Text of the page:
Landscaping works around the hydro scheme have started. Some small trees have been relocated from elsewhere in the woods. More works are planned in the coming weeks and over the winter. If you’d like to know more about the turbine, then please don’t hesitate to ask!


We are delighted to be working with a local Swansea agency, Copper Bay Creative, to improve our online presence and develop a brand new website for Penllergare Valley Woods – which will go live in the next month. The new website will enable everyone to join us on our restoration journey by providing lots of interesting information about the stories, history, wildlife and people that make Penllergare so special! What’s more, it will provide more opportunities for the people of Swansea and beyond to support us in our ambitions to save, protect and restore Penllergare Valley Woods for everyone to enjoy.

Ben Wheeler from Copper Bay Creative and Faye Maher Business Development Manager at Penllergare. Photo by Copper Bay Creative. Nov 2014.

Ben Wheeler from Copper Bay Creative and Faye Maher Business Development Manager at Penllergare. Photo by Copper Bay Creative. Nov 2014.

Penllergare Valley Woods turned into a TV production location for one day in November with the car park full of cast, crew, catering and make-up trailers as well as film equipment.We can’t tell you anymore at this stage but we’ll share all when this popular TV series is aired next Spring. Don’t forget that Penllergare will also be featured on Michael Portillo’s Great British Railway Journeys series in January. We’ll remind you about this closer to the time.

Not only do TV appearances such as this bring great publicity to Penllergare Valley Woods on a local as well as international stage, but we are also pleased to receive a kind donation for hire of the site – all of which goes towards the future maintenance of Valley Woods. Keeping the balance between raising funds through projects such as this as well as meeting the needs of our regular visitors and protecting and conserving our special place and wildlife will always be the biggest challenge in achieving our long term ambition.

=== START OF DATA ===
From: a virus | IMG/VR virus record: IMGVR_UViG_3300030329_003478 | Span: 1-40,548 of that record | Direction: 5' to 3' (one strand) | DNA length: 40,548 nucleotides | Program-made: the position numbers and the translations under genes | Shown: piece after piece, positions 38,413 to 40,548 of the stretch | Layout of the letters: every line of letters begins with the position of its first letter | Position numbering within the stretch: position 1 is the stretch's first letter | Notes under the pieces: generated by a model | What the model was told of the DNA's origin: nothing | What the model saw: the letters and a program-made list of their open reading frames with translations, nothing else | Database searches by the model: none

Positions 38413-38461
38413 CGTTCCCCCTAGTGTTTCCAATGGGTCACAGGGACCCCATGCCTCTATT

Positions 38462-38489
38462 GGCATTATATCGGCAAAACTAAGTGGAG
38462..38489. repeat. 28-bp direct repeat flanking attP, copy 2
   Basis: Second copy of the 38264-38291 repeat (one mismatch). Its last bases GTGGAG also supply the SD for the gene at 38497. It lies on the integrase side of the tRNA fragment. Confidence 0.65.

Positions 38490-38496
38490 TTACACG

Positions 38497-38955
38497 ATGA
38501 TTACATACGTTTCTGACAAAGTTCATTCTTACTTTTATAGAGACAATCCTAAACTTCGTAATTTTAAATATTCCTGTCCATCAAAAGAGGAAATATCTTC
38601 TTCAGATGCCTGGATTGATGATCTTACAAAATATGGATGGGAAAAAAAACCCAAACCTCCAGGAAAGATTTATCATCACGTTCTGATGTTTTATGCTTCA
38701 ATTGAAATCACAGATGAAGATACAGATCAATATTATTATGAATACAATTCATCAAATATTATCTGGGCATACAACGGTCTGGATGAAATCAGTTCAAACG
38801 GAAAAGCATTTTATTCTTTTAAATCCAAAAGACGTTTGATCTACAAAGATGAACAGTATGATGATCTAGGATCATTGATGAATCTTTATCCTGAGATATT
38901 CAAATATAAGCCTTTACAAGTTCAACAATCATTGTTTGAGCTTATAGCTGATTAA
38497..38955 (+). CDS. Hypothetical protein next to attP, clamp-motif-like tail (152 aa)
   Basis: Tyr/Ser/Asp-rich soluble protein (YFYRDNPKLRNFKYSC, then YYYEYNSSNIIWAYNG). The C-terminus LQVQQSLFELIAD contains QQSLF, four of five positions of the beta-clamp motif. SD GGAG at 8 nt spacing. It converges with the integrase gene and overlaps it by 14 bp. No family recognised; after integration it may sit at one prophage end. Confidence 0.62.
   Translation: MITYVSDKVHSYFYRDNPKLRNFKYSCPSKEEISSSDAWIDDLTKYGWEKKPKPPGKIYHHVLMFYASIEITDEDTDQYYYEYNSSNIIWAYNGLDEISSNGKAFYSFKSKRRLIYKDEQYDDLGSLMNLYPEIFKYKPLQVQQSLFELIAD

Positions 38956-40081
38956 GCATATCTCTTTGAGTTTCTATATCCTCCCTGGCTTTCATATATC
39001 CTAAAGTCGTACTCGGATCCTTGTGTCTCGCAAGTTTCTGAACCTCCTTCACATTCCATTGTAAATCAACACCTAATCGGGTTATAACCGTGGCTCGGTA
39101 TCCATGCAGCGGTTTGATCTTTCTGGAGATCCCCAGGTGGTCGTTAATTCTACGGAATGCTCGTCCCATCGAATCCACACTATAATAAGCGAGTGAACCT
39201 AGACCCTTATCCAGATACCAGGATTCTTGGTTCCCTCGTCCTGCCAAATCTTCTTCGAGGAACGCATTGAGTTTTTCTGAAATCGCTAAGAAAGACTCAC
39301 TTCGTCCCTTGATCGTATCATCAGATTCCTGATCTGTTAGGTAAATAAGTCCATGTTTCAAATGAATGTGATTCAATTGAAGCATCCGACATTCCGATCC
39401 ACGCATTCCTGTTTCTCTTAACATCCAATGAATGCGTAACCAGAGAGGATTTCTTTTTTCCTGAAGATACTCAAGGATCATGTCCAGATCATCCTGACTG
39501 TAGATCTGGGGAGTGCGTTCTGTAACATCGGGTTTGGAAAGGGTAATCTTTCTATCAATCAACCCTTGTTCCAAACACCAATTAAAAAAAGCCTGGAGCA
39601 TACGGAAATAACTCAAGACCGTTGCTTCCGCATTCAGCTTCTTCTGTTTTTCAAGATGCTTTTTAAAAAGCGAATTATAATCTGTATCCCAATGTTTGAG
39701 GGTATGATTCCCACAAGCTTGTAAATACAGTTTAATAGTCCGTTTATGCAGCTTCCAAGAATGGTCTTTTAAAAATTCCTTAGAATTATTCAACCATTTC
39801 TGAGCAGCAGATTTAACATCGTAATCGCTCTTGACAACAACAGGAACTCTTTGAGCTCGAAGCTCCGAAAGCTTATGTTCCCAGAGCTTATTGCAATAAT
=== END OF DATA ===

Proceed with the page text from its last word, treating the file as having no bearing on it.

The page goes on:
On a similar note, we have been presented with a vehicle, for free, from the Earth Science Partnership, an engineering consultancy firm in Cardiff. One of the Directors lives in Parc Penllergaer and is a keen supporter of the Trust and wanted to help. We’re most grateful for this generous gift.

Earth Science Partnership donation of van. Photo by ESP (Nov 2014)

Earth Science Partnership donation of van. Photo by ESP (Nov 2014)


Did you see us at the Green Fayre at the National Waterfront Museum at the end of November? Thank you so much to all of our wonderful volunteers for offering to help man our stand. It was a great opportunity to promote what we do and why. Thank you also to Swansea’s Environment Centre for organising it.

We are getting more and more groups coming for a stroll (or hike!) in Penllergare Valley Woods – it’s great to see so many people enthusiastic and astonished by the progress and coming back time after time to see how things are going. If your group intends on visiting us, we would be most grateful if you could give us a quick ring or email in advance to let us know. Here’s a lovely photo of regular visitors Mike (centre) and Mali the dog with members of U3A enjoying their walk in Valley Woods.

Mike, Mali and U3A. Photo by Julie Cook via Facebook (Nov 2014)

Mike, Mali and U3A. Photo by Julie Cook via Facebook (Nov 2014)